2018 BMJ open

17. Prognostic value of the Society for Vascular Surgery Wound, Ischemia, and foot Infection (WIfI) classification in patients with no-option chronic limb-threatening ischemia (Abstract)

Prognostic value of the Society for Vascular Surgery Wound, Ischemia, and foot Infection (WIfI) classification in patients with no-option chronic limb-threatening ischemia The Wound, Ischemia, and foot Infection (WIfI) classification was developed to assess amputation risk and hence to aid in clinical decision-making in patients with chronic limb-threatening ischemia (CLTI). WIfI has been validated in multiple CLTI cohorts worldwide. In this study, we examined the relationship between WIfI (...) marrow mononuclear cells in no-option CLTI patients (N = 160). We conducted a retrospective analysis incorporating baseline and follow-up data from the JUVENTAS trial. All wounds were photographed and described at the start and end of the trial to allow WIfI staging. Two independent researchers retrospectively classified all limbs according to the WIfI scheme, which was then related to prospectively collected trial data. Outcomes including wound healing, clinical improvement, minor and major

2018 EvidenceUpdates

18. Use of the Wound, Ischemia, foot Infection classification system in hemodialysis patients after endovascular treatment for critical limb ischemia (Abstract)

Use of the Wound, Ischemia, foot Infection classification system in hemodialysis patients after endovascular treatment for critical limb ischemia The Wound, Ischemia, foot Infection (WIfI) classification system is used to predict the amputation risk in patients with critical limb ischemia (CLI). The validity of the WIfI classification system for hemodialysis (HD) patients with CLI is still unknown. This single-center study evaluated the prognostic value of WIfI stages in HD patients with CLI (...) who had been treated with endovascular therapy (EVT).A retrospective analysis was performed of collected data on CLI patients treated with EVT between April 2007 and December 2015. All patients were classified according to their wound status, ischemia index, and extent of foot infection into the following four groups: very low risk, low risk, moderate risk, and high risk. Comorbidities and vascular lesions in each group were analyzed. The prognostic value of the WIfI classification was analyzed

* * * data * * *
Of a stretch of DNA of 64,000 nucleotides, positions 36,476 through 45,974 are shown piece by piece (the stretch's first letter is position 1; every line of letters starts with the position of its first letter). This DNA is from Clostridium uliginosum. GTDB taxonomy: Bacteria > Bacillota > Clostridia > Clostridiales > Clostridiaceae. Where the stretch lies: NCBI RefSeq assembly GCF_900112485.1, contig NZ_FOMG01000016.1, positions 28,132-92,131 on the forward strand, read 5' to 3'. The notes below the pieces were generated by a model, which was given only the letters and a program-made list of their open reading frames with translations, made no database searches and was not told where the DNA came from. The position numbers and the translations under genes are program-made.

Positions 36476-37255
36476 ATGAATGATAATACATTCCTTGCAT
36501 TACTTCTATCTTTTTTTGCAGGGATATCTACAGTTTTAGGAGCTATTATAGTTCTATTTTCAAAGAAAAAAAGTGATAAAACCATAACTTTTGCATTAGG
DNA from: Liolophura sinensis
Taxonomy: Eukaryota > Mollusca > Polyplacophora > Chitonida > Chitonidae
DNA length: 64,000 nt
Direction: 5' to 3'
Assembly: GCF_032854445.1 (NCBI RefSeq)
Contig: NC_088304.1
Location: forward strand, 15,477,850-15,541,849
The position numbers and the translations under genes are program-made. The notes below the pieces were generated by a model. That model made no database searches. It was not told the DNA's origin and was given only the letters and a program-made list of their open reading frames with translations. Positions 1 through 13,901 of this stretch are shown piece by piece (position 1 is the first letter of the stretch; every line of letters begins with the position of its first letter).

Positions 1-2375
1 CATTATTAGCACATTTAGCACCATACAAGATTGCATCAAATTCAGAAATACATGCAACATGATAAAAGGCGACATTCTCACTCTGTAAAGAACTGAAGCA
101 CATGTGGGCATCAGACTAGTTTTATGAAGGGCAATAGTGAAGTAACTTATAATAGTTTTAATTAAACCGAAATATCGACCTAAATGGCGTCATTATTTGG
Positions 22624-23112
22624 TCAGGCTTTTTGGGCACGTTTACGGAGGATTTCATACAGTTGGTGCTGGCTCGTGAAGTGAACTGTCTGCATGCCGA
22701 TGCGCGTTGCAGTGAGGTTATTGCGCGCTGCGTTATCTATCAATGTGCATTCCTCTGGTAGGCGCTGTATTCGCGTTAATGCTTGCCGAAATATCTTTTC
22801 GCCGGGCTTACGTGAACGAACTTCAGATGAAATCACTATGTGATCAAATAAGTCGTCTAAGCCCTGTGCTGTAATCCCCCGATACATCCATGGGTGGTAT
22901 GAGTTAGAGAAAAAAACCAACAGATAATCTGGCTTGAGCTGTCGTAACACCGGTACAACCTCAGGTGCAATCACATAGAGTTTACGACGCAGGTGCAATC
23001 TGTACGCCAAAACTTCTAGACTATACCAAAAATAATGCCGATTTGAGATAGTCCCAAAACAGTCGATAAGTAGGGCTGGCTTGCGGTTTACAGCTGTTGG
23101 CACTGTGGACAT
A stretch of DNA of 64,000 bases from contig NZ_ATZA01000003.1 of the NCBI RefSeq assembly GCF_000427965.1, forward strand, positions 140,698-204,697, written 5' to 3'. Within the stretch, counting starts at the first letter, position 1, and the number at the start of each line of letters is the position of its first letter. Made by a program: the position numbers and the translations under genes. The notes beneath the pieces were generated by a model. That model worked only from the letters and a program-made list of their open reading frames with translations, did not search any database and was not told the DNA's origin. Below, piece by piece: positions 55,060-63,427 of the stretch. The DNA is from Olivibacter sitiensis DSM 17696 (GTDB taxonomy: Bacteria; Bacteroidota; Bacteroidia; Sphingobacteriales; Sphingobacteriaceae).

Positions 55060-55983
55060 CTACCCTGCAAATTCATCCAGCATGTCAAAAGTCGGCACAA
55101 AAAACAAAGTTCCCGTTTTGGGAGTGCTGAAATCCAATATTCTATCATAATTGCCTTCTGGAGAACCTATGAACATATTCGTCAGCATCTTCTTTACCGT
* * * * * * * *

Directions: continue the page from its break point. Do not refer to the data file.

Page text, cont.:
2018 EvidenceUpdates

19. Clinical study for external washing by traditional Chinese medicine in the treatment of multiple infectious wounds of diabetic foot: Study protocol clinical trial (SPIRIT compliant). Full Text available with Trip Pro

Clinical study for external washing by traditional Chinese medicine in the treatment of multiple infectious wounds of diabetic foot: Study protocol clinical trial (SPIRIT compliant). Diabetic foot (DF) is among the most serious complications of type 2 diabetes. DF infection (DFI) is a key factor in the deterioration and development of DF, so controlling infection plays an important role in the treatment of the disease. Traditional Chinese medicine foot bath has been widely used in China (...) as a complementary and alternative therapy to improve circulation and infection control of DF. However, the existing evidence shows that its efficacy and safety are still insufficient. We report a study protocol about a multicenter, double-blind, randomized, placebo controlled trial which aims to make well-designed clinical trials to evaluate the efficacy and safety of herbal medicine foot bath decoction (FBD) and explore the mechanism of external washing of Chinese herbs in DFI.This study is a multicenter

2020 Medicine

20. Negative pressure wound therapy for wounds healing by secondary intention

was analysed, while in 2 studies (Kakagia 2014 [168] and VAC 2001-06 [202]), at least 1 wound per patient was analysed. The included studies comprised a wide range of different wounds of varying aetiologies, specifically: ? Amputation wounds (n = 1 study) (Liao 2012 [172]), ? Decubitus wounds (n = 2) (Ashby 2012 [128], VAC 2001-01 [197]), ? Diabetic foot wounds (n = 6) (Dalla Paola 2010 S-II [144], DiaFu [150], Karatepe 2011 [169], Nain 2011 [180], VAC 2001-07 [210], VAC 2001-08 [218]), ? Diabetic ulcer (...) wounds (n = 1) (Novinšcak 2010), ? Foot wounds (n = 1) (Chiang 2017 [141]), ? Fasciotomy wounds due to compartment syndrome (n = 1) (Kakagia 2014), ? Necrotising fasciitis wounds (n = 2) (Huang 2006 [160], Xu 2015 [235]), ? Open fractures (n = 7) (Arti 2016 [126], Gupta 2013 [158], Jayakumar 2013 [166], Sibin 2017 [188], VAC 2001-06, Virani 2016 [226], WOLLF [233]), Extract of final report N17-01A Version 1.1 Negative pressure wound therapy – wounds healing by secondary intention 25 June 2019

2019 Institute for Quality and Efficiency in Healthcare (IQWiG)